Art show explores gender-based connections, self-exploration

Photo by Elizabeth Humphreys.
Photo by Elizabeth Humphreys.

The Ambiguously Yours art exhibition presented work exploring themes of gender on Feb. 16 at the Hofheimer Building.

The exhibition served as the senior thesis for Caeleigh Griffin, who attends the Savannah College of Art and Design via its e-learning program. She chose gender as the theme because of her interest in the topic — Griffin’s work focuses on the evolution of the female nude from an art history perspective.

“I wanted to show the work of emerging artists and give them more of a community without them having to take on the financial burden of putting on a show,” Griffin said.

Griffin featured some of her own work in the exhibition. The pieces, self-portraits based off of photos, were laid against a wall on the floor instead of being hung up. This position increases interaction between viewers and the art, Griffin said.

“It makes people ask questions and then it starts a conversation,” Griffin said.

Emma Gould, a junior in the VCUarts photography and film program, had four photographs featured in the exhibition. The collection featured two self-portraits and two photos of Gould and her mother, who is posed in business attire while Gould maintains a casual position, exposing parts of her body. The stance reflects a character Gould developed that represents femininity.

“I want people to be confronted by my really awkward stances,” Gould said. “A lot of my work ties in with how androgyny is so inherently masculine and why that is a thing only reserved for guys.”

Gould wanted to explore how “comfortable” clothing choices are usually associated with masculinity while femininity is policed to the point where it feels restrictive.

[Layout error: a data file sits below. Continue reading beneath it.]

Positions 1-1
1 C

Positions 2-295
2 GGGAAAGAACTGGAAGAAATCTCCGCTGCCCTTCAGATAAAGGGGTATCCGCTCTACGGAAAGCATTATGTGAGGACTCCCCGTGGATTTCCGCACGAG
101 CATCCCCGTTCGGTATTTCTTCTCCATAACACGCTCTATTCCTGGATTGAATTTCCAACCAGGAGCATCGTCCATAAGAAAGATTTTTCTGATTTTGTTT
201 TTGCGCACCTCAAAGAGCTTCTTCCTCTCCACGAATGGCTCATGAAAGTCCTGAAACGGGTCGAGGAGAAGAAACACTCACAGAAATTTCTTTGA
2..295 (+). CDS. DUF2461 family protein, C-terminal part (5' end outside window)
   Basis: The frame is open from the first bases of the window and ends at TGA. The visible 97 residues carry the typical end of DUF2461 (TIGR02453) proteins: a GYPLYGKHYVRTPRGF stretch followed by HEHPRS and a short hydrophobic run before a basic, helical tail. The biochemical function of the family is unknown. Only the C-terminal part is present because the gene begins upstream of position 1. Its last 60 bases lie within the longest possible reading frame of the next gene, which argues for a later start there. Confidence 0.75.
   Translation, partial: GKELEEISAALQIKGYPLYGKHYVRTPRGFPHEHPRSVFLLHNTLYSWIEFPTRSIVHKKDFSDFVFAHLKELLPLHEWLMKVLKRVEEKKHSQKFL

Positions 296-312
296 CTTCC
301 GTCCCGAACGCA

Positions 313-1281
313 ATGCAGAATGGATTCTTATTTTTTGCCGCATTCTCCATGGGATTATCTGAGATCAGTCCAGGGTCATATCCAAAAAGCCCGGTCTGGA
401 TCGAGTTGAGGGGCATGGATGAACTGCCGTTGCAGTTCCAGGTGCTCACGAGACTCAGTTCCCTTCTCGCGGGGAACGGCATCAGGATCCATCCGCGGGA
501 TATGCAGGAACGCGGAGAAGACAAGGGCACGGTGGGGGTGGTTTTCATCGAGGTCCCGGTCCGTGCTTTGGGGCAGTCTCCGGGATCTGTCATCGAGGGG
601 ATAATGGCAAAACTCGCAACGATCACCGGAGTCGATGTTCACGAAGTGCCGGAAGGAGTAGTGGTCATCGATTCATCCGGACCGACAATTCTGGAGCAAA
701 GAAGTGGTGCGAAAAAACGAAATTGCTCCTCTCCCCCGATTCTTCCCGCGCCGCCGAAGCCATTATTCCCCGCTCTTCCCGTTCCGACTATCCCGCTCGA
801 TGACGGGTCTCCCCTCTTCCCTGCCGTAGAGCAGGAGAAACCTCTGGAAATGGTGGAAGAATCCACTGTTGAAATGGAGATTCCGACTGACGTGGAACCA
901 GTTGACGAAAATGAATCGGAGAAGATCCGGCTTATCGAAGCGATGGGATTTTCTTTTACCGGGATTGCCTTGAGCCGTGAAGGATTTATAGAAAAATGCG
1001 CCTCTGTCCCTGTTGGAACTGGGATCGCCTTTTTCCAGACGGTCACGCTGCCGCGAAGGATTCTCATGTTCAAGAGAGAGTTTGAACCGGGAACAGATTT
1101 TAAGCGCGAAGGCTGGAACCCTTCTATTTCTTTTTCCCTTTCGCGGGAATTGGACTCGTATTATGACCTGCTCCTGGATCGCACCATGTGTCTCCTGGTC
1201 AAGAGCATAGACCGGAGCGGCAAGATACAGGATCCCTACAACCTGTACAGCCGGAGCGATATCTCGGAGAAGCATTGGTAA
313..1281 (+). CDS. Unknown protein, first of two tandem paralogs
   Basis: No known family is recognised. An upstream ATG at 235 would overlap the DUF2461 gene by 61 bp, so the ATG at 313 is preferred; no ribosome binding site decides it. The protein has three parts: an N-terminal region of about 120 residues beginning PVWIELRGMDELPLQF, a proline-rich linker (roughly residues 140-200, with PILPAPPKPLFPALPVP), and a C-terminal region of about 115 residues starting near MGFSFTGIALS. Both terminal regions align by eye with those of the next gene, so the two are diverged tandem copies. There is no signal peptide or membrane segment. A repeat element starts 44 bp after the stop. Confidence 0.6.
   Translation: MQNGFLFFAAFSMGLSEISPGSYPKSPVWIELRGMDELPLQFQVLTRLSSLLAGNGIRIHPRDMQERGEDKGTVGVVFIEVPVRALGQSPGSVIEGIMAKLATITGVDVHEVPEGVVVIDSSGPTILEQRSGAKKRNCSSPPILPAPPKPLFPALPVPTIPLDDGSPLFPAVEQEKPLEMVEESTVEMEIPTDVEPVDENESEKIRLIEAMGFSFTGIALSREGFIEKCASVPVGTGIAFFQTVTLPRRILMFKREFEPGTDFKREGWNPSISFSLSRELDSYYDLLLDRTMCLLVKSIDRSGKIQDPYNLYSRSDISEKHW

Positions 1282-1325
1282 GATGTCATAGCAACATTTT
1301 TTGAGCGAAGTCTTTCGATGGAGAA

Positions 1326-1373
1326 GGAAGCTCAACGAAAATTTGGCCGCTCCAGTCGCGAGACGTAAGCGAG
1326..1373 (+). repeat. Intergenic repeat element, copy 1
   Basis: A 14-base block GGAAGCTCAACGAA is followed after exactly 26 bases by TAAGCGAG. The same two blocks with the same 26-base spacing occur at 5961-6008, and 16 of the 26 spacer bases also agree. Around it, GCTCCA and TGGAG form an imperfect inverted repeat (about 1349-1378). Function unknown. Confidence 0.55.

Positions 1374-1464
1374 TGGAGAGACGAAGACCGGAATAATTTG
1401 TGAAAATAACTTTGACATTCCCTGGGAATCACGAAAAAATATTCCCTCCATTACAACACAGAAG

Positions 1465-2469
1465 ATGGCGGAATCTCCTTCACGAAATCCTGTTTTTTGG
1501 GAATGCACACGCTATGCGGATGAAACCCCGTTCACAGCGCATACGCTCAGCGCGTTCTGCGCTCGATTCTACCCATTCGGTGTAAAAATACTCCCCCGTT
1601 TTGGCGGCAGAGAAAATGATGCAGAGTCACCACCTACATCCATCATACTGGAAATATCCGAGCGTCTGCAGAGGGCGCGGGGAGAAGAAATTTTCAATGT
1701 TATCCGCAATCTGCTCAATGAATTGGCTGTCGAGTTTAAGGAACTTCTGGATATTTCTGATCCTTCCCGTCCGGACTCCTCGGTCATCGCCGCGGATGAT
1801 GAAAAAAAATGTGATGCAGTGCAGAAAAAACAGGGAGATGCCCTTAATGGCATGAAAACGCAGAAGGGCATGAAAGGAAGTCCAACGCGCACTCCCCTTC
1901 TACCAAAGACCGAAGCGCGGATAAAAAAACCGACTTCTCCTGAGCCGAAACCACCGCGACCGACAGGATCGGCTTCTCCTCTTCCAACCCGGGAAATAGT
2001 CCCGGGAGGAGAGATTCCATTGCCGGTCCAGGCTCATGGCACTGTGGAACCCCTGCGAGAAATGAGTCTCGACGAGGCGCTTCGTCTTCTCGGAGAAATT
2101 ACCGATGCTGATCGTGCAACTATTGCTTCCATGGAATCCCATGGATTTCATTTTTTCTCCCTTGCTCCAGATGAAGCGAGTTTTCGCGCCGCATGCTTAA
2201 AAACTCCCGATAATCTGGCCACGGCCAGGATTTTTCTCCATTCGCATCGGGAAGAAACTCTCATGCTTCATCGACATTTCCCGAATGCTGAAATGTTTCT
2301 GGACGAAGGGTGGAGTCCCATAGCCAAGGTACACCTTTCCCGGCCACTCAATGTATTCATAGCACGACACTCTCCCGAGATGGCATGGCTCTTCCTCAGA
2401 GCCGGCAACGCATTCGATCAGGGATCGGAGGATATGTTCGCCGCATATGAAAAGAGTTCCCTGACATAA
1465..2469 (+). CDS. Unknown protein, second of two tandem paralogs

Gould had already created work regarding dysphoria, gender roles and questioning gender and thought the pieces would be appropriate for the exhibition. This series in particular helped her connect with her mother on a deeper level.

“It’s made me feel better because I’ve connected with other people in my major, or at least in the arts in general about this topic,” Gould said.

VCU junior photography major Marissa Alper featured a collection of photos exploring female relationships. She said she lacked a female role model for a short time in her life.

The photos feature Alper and her roommate in various positions, “being goofy” in front of pink and purple backgrounds. Like other featured artists, Alper was also interested in gender.

“I felt like it was an important topic and I wanted to put my two cents into the conversation. I wanted whatever little voice I have to be heard,” Alper said. “I was just kind of delving into that and comparing female figures in my life and kind of showing how supportive and how important they are.”

In one of the images, Alper’s roommate is seen doing a headstand. While the action was “just kind of for fun,” Alper said, it also reflects how the two balance each other out.

Alper also created two small books of photos for the show. One of them showed her year in photos and the other was a project in which she photographed people she met on Tinder, a dating and social app. The entire project also included an instillation of paintings.

“That was my way of curating people,” Alper said. “Kind of exploring my own vulnerability and the systematic oppression of women and how we feel unsafe on Tinder.”

Griffin said she chose the Hofheimer Building as a location because the venue, and Scott’s Addition location, are unconventional for an art show.

“I think (the exhibition) is really very different, I think it’s diverse and I really learned a lot throughout the process,” Griffin said. “I kind of wanted to see how different people around the Richmond community would explore that theme.”

Georgia Geen Spectrum Editor 

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